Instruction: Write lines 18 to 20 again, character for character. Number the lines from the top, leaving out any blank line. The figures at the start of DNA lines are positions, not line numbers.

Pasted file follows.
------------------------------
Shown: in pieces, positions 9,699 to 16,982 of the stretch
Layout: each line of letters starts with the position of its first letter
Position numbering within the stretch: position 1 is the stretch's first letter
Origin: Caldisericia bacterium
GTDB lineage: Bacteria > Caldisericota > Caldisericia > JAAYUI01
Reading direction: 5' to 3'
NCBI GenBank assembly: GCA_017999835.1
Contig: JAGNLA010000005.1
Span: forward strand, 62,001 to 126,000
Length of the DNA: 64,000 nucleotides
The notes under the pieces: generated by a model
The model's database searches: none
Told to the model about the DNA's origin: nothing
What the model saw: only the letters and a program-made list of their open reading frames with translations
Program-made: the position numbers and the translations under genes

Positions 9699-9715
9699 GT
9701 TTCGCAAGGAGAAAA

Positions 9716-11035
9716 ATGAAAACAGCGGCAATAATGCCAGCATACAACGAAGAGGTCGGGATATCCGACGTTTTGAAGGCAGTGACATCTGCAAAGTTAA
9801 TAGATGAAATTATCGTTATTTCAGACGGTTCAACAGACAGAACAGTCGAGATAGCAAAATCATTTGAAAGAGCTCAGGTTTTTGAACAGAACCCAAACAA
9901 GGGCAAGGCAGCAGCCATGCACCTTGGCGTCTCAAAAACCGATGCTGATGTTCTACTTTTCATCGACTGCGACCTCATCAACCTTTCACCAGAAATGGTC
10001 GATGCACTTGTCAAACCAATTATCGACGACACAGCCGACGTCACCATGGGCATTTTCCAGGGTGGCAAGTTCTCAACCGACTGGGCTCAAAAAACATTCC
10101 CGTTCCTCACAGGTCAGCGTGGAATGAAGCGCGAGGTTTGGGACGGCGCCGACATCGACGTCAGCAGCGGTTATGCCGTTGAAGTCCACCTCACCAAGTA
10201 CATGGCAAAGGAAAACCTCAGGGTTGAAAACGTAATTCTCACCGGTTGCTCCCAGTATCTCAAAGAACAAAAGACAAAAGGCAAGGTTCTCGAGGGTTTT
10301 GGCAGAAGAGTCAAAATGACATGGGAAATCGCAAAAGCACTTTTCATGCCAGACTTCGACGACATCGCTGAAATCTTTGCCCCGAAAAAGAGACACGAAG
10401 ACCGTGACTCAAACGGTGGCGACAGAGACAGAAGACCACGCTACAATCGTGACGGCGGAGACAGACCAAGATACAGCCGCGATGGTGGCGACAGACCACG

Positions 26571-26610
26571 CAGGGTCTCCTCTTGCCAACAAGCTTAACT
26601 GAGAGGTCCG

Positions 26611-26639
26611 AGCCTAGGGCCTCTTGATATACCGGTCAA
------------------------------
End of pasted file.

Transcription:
9701 TTCGCAAGGAGAAAA

Positions 9716-11035
9716 ATGAAAACAGCGGCAATAATGCCAGCATACAACGAAGAGGTCGGGATATCCGACGTTTTGAAGGCAGTGACATCTGCAAAGTTAA